In its recent decision in Interline Brands, Inc. v. Chartis Specialty Ins. Co., 2014 U.S. App. LEXIS 6945 (11th Cir. Apr. 15, 2014), the United States Court of Appeals for the Eleventh Circuit, applying Florida law, had occasion to consider the application of a junk fax exclusion.

Chartis insured Interline under a series of general liability policies.  Interline sought coverage under the policies for an underlying lawsuit relating to Interline’s transmittal of unwanted “junk” faxes in violation of the Telephone Consumer Protection Act (the "Act"), 47 U.S.C. § 227, et seq.  Chartis denied coverage on the basis of an exclusion applicable to:

Personal and advertising injury arising out of or resulting from, caused directly or indirectly, in whole or in part by, any act that violates any statute, ordinance or regulation of any federal, state or local government, including any amendment of or addition to such laws, that includes, addresses or applies to the sending, transmitting or communicating of any material or information, by any means whatsoever.

On motion for summary judgment, the United States District Court for the Middle District of Florida rejected Interline’s arguments that the exclusion was ambiguous because it failed to define the word “violates,” or that it was void as against public policy, and held in Chartis’ favor.

On appeal, Interline renewed its argument that the exclusion was ambiguous on the basis the language either did not support its application to the Act or because the exclusion did not expressly refer to the Act.  The court rejected these assertions, observing that the exclusionary language – applicable to violation of “any statute” and to the “sending, transmitting or communicating” of any material – could reasonably be interpreted to encompass a violation of the Act.  The court further rejected Interline’s argument that that Chartis should have specifically identify the Act in the exclusion and that its failure to do so rendered the exclusion ambiguous, explaining:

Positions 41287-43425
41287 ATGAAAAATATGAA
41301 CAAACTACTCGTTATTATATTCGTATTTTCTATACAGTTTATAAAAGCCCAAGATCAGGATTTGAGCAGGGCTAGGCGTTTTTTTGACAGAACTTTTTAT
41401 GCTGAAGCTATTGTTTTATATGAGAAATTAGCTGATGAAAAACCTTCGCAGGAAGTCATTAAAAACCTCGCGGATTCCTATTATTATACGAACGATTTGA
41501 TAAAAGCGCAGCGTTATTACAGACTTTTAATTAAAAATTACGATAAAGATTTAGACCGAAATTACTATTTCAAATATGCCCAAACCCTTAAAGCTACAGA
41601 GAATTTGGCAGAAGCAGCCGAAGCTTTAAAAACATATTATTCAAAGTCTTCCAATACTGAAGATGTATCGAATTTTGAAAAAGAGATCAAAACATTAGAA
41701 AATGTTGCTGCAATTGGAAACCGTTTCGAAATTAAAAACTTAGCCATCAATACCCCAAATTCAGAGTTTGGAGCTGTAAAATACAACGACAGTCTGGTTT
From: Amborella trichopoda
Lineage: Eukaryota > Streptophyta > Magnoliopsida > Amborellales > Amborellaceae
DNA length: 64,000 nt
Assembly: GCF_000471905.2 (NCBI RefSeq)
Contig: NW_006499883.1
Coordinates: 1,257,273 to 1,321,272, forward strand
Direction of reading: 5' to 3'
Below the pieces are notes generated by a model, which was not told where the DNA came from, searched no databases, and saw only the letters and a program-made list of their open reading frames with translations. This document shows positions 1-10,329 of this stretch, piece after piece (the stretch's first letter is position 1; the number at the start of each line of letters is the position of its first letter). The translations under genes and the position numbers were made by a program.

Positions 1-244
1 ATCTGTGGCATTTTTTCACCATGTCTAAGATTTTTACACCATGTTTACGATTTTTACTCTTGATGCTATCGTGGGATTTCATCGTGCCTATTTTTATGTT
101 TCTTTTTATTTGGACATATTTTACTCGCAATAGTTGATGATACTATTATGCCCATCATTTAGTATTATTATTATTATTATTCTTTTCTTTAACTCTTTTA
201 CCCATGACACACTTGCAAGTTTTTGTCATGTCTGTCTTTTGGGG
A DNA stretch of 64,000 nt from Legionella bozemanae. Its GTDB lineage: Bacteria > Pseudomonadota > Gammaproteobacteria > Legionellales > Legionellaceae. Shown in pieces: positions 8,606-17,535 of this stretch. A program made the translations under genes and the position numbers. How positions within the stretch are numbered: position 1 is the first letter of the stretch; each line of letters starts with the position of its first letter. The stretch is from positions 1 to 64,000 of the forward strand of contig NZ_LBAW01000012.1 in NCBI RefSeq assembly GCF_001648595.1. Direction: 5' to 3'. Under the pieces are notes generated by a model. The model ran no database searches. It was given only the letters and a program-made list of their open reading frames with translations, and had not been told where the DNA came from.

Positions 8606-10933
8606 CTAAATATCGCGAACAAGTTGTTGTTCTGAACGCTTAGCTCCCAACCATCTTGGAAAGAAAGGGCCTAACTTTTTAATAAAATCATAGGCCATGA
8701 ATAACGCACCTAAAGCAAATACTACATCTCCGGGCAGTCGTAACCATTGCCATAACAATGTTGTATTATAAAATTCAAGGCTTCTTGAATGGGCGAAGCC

Interline estimates that this exclusion relates to "hundreds of thousands of laws, ordinances and codes," although there is no such information in the record. A list of hundreds of thousands of laws would be painstakingly difficult to analyze and would likely provide the insured with less, not more, meaningful notice. And, it would be difficult for a specific list to account for laws that are amended, renamed, or enacted after the policy is signed. To be sure, the language of the Exclusion is broad and excludes coverage for violations of many laws. But, a broadly written provision is not the same as an ambiguous one.

The court also considered and rejected Interline’s argument that the exclusion was void as against public policy.  While Interline contended that the exclusion rendered coverage virtually illusory since it eliminated a large chunk of coverage under the policy, the court found persuasive Chartis’ rejoinder that junk fax exclusions are relatively standard in the industry and that its inclusion in the policy left Interline with coverage for wide range of potential personal and advertising injury claims, as well as for bodily injury and property damage claims.  The court further reasoned that the exclusion did not render the policy’s coverage “absurd” or otherwise invert or negate the policy’s insuring agreements.  In passing, the court also found a beneficial purpose for such exclusions, explaining:

Furthermore, exclusions are not necessarily harmful. Exclusions—like this one—allow creation of a policy that provides the insured the coverage it needs at a price it can afford. Without such exclusions, coverage would undoubtedly be more expensive. A company primarily needs insurance for risks it may be ill equipped to anticipate or prevent (e.g. property damage). Without an exclusion, a company would also have to pay for coverage of risks it can easily anticipate and avoid (e.g. violations of laws related to its business). And, coverage for violations of law creates a moral hazard that could substantially increase insurance costs, especially when the coverage is closely related to the company's business.